WILMINGTON –– Vania Martinez didn’t know she would win a $125,000 scholarship when she rolled up her sleeve in May. She didn’t even know that was a possibility.
The Wilmington native did know that her loved one Lala –– a woman she considered a grandmother –– had gotten sick from Covid-19 and passed away. She was getting vaccinated for her.
“I never had a grandmother because unfortunately my mom lost her mom at a young age,” Martinez said. “She was basically like my grandmother. We would take her out to eat on Sundays, go to church, do fun stuff, and then when we lost her, it was just really, really sad.”
That same month, Martinez, 14, got her first dose of the Pfizer vaccine –– the only one currently approved for her age. She first went to the vaccine clinic in Independence Mall and then got her second shot at New Hanover County’s Health and Human Services building.
Late last week, Martinez was relaxing on a seemingly normal summer day. She recently finished eighth grade at Myrtle Grove Middle and was lounging around, watching Netflix. Then her mother got a phone call from the state. They told her Martinez’s name was drawn Friday morning as the winner of the “Cash 4 College Drawing.”
“I was like, ‘What?’ I won, ‘the what?’ I was like, ‘You’re lying,’” Martinez said. “I looked it up and it was real.”
After learning about her win, Martinez’s name was kept under wraps while she filled out the necessary paperwork. Once complete, she was invited to Monday’s press conference in Raleigh. North Carolina’s top health official Mandy Cohen announced Martinez as the first of four winners during the livestreamed event.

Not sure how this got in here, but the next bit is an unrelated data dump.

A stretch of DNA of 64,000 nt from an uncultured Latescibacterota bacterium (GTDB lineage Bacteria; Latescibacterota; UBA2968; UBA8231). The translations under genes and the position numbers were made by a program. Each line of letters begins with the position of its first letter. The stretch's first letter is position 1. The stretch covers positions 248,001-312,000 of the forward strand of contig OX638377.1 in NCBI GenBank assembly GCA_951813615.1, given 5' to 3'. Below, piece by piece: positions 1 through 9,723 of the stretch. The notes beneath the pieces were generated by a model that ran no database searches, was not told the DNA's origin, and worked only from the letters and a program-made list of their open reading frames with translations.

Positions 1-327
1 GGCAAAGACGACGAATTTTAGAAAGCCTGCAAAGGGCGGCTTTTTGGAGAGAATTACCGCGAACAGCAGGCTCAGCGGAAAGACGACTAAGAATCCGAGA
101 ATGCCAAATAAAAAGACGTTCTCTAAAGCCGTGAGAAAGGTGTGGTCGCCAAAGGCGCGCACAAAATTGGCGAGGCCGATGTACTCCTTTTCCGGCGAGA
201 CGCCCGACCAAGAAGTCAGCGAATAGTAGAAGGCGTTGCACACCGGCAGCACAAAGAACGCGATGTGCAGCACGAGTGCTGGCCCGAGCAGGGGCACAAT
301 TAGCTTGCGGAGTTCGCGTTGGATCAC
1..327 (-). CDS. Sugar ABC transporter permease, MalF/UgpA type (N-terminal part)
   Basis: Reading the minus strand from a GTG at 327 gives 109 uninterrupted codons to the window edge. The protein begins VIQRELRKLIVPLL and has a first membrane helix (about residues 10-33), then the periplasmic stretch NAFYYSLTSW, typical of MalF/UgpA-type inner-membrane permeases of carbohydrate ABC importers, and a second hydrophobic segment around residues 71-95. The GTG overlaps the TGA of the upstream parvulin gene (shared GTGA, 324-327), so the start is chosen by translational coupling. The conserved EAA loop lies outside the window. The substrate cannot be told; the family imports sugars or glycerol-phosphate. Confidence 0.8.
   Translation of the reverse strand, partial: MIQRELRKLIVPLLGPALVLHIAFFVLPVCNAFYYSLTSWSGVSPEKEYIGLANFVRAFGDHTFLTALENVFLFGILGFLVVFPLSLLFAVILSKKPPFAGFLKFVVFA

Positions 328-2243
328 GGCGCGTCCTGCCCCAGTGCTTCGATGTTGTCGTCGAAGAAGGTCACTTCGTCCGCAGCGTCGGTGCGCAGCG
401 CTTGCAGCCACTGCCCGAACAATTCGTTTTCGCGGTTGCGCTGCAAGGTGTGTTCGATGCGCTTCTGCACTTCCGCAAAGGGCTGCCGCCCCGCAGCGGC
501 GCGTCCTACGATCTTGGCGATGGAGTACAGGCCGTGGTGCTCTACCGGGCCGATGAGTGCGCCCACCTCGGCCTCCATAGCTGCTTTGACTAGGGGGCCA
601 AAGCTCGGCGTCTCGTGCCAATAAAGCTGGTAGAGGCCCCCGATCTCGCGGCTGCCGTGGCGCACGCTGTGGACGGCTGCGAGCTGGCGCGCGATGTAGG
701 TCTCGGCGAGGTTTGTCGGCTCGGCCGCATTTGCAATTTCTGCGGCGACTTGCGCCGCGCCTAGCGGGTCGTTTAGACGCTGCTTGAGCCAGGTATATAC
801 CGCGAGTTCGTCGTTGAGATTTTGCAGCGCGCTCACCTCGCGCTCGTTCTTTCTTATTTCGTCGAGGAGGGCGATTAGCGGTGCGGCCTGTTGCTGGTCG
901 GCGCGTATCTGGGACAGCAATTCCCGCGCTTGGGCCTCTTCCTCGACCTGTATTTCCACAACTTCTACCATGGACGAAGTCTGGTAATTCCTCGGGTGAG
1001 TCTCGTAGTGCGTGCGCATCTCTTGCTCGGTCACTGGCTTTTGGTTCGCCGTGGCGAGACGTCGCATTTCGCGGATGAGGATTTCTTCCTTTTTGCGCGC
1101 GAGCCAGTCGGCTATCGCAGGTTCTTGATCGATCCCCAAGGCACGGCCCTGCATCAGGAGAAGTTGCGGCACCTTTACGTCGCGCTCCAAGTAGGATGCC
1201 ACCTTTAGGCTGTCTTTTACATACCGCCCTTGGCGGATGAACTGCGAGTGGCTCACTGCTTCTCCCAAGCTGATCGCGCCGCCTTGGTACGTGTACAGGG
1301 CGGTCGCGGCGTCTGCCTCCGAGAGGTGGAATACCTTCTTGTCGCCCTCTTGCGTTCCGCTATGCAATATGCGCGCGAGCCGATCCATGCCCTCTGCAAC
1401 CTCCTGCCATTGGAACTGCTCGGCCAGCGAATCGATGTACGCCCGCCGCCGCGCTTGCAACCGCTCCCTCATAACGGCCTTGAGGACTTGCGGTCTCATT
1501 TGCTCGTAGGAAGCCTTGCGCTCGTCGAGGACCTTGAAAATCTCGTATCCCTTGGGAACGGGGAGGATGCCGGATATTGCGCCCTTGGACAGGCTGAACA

“Getting a vaccine is the best way to protect your family and your community from Covid-19, and that’s exactly what our ‘Cash 4 College’ winner did,” Cohen said with Martinez beside her. “I know she’s going to inspire other young people to do the same.”
Gov. Roy Cooper thanked Martinez for making the decision to get the shot with her mom after researching the safety of the vaccine.
An incoming freshman at Ashley High, Martinez said she had recently taken on a summer job at a restaurant to start saving for college. She is striving to attend N.C. State and study either criminal law or engineering.
Martinez is part of the 12% of fully vaccinated youth, ages 12 to 17, in North Carolina. She is also part of the 7% of fully vaccinated North Carolinians who are Hispanic. The state has often struggled but lately found success in reaching the minority group. In March Hispanic North Carolinians made up less than 3% of the vaccinated population.
Cooper said Monday he was deeply concerned about the lack of vaccinations in the Latino community. For Martinez she said her personal decision to get her shot was easy, but it is rare amongst her friends to be vaccinated.
Still, she is passing on the message: “Just get the vaccine. Get this over with so this pandemic can stop all over the world.”
Shelly Wyramon, of Winston-Salem, was awarded the main prize of $1 million. She is a mother of three and an educator with 20 years of experience.
Wyramon explained at the governor’s press conference she opted to receive the Covid-19 vaccine to protect her and her husband’s aging parents from the virus.
“I wanted to be able to get back to spending precious time with those that I love, and those children that I love to teach,” Wyramon said.
There are three more drawings for $1 million between now and Aug. 4, as well as three more chances for vaccinated youth, ages 12 to 17, to win the $125,000 scholarship.
Anyone who is vaccinated is automatically entered into the drawings. Those vaccinated after June 10, the day the program was announced, will have their name submitted twice, doubling their chances.
To ensure a fair chance in the next drawing, check the Covid-19 Vaccine Portal to add or update contact information. Those who can’t be reached are ineligible for the prize.
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